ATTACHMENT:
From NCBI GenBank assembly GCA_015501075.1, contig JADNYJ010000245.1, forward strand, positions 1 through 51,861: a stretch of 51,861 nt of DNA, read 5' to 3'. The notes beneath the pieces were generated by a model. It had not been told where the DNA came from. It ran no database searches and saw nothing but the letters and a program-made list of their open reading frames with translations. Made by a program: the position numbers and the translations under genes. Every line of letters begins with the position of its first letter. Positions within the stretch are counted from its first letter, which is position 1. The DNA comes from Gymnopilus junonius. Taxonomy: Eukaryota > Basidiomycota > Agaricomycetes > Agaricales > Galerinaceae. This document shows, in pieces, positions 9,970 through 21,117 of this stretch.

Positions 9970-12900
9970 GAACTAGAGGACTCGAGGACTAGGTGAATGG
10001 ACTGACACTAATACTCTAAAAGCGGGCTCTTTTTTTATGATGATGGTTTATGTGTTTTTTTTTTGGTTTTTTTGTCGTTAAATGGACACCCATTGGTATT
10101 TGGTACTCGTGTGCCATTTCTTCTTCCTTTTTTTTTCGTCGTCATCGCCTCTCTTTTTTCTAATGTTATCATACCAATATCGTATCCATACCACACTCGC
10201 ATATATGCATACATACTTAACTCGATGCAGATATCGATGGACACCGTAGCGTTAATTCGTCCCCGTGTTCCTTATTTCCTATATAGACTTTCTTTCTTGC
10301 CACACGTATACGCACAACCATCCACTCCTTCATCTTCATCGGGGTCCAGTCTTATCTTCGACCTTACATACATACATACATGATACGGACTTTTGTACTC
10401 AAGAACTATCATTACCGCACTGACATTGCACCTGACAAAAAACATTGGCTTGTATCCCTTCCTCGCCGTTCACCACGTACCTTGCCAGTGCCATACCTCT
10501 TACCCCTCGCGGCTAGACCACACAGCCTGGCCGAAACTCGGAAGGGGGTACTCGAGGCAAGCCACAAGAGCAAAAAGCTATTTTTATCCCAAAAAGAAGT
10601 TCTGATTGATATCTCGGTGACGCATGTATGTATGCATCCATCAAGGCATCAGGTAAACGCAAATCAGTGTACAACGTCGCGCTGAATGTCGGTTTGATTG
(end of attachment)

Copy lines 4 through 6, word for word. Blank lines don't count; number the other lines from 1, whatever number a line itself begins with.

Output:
10001 ACTGACACTAATACTCTAAAAGCGGGCTCTTTTTTTATGATGATGGTTTATGTGTTTTTTTTTTGGTTTTTTTGTCGTTAAATGGACACCCATTGGTATT
10101 TGGTACTCGTGTGCCATTTCTTCTTCCTTTTTTTTTCGTCGTCATCGCCTCTCTTTTTTCTAATGTTATCATACCAATATCGTATCCATACCACACTCGC
10201 ATATATGCATACATACTTAACTCGATGCAGATATCGATGGACACCGTAGCGTTAATTCGTCCCCGTGTTCCTTATTTCCTATATAGACTTTCTTTCTTGC